Wedding cakes are typically priced per serving. The classic multi-tiered wedding cake varies in two major ways: the diameter of each tier, typically from six inches in diameter to 14 inches; and the number of tiers, from one to five. A cake for 100 guests might have three tiers of 12 inches, nine inches, and six inches.
Shape, design, and overall complexity all contribute to the cost, including the number of flavors involved. Time is a big factor in cake making. So is precision. Square wedding cakes take longer to produce than round cakes.
Prices can start in the four or even three-dollar range at grocery stores, moving up to start around five dollars per serving at the bakeries that specialize in wedding cakes, to starting at six to ten dollars at a decor-focused bakery like Charm City Cakes. Fully-custom cakes start higher.
Quantity can be your friend. A wedding cake from Patisserie Poupon, for example, that is priced at $7.50 per serving for 75 guests drops to $5.75 per serving for 150 guests.
Frosting matters. Buttercream, which many people prefer for taste, is less expensive than fondant, which sculpts better. The cost difference is a dollar or two per serving.
Naked cakes, a current trend that abandons the exterior frosting, saves some time and materials but calls for greater care in (and often more) layering. Without frosting on the outside, naked cakes need careful attention to maintain their moisture. Transportation, storage, and the time from production to plating – the latter of which is often several hours after your cake has been delivered – has to be carefully coordinated. That can add cost.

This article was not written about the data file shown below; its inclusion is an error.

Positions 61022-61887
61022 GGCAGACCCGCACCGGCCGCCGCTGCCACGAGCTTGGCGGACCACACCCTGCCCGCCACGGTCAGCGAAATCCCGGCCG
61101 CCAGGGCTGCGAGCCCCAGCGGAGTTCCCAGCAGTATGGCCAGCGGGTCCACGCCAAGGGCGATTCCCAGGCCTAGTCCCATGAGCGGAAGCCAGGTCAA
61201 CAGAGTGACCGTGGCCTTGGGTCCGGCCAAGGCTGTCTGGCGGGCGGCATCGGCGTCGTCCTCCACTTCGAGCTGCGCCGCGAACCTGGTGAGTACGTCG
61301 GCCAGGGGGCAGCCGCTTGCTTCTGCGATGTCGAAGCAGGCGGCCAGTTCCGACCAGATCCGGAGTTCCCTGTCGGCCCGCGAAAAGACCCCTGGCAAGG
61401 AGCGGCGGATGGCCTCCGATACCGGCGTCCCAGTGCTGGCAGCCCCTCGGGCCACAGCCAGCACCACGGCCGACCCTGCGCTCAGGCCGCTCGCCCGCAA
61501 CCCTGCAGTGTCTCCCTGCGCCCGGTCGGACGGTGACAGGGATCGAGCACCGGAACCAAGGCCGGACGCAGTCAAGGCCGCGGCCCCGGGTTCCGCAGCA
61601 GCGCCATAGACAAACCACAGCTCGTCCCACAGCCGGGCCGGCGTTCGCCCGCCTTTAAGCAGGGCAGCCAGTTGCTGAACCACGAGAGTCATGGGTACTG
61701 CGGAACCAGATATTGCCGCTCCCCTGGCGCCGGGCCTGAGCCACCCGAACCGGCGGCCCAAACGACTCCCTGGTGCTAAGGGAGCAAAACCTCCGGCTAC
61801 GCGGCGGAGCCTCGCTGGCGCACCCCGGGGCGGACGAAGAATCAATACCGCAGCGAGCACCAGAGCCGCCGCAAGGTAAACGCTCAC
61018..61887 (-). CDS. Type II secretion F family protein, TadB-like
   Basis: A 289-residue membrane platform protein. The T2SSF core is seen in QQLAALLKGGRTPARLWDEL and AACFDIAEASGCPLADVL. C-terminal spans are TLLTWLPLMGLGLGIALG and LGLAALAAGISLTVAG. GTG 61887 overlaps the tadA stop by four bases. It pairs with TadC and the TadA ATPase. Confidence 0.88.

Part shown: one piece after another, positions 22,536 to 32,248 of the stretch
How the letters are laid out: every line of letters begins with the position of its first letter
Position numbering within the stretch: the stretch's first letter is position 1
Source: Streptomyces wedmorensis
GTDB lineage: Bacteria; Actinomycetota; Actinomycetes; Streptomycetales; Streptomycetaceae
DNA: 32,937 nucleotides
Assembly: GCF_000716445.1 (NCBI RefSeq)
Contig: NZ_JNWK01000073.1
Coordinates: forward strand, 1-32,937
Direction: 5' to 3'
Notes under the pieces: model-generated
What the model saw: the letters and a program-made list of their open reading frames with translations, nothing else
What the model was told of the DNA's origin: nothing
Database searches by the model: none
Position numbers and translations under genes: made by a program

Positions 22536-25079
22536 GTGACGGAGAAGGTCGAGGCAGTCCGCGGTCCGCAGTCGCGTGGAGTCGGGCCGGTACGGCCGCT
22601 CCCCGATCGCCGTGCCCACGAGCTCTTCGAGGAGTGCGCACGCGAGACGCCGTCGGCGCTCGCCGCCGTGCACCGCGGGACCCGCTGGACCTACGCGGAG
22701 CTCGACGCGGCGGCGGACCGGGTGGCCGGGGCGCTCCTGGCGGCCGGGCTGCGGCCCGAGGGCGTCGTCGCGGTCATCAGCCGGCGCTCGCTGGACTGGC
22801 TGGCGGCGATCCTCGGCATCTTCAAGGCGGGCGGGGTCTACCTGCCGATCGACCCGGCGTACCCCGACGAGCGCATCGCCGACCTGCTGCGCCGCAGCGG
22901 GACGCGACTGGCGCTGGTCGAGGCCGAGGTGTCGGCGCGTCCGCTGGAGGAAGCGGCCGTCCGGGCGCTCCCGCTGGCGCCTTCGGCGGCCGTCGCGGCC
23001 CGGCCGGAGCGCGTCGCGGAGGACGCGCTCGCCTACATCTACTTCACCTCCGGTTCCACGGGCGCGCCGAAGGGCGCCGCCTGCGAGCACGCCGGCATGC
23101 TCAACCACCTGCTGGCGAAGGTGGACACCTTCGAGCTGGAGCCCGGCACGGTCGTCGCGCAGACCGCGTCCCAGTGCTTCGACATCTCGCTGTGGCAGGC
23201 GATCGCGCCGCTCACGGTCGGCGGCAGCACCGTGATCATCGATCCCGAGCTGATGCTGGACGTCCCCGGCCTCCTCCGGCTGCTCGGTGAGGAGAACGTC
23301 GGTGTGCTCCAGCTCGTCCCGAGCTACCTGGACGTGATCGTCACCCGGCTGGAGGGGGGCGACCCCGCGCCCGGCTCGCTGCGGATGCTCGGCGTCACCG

Cupcakes are a perfectly fine alternative to a tiered cake. They are often priced by the dozen, and can start as low as $30 per dozen with basic decorating. Fancy decor adds up quickly, since each cupcake needs to be individually decorated. On the plus side, the number of flavors available for a single presentation is substantially greater than a tiered cake, which is limited in flavors to the number of tiers.
Set-up for cupcakes at your venue is more complex, and multi-level display can require a specialized cupcake stand. These are sometimes included in the price of cupcakes, and are sometimes a rental item. Bakeries often bundle delivery, set-up, and stand rental into one price.
Some couples who choose cupcakes also purchase a small, decorative cake for cutting.
If you’re a cost-conscious couple, that same cutting cake can be paired with a less-expensive sheet cake for service, the latter never being seen by your guests before cutting. That’s an excellent way to control cake costs and still have an attractive cake.
Delivery and set-up of your cake or cupcakes can add $50 or more to the cost – usually well worth it. The rental of a cake stand from your caterer or bakery runs around $75. When presentation matters, it can be money well spent. The look of a gorgeous wedding cake on a fancy, elevated cake stand can make the difference between “nice” and “wow!”
Most cake bakeries require a 50% deposit when you order your cake. Your final payment is commonly due two weeks before your wedding.
Wedding cakes take time to make, and bakeries have a limited amount of output for any given date. While you can wait until the last weeks before your wedding to order your cake, some popular bakeries – Sugarbakers Cakes comes to mind – suggest that you order six months ahead.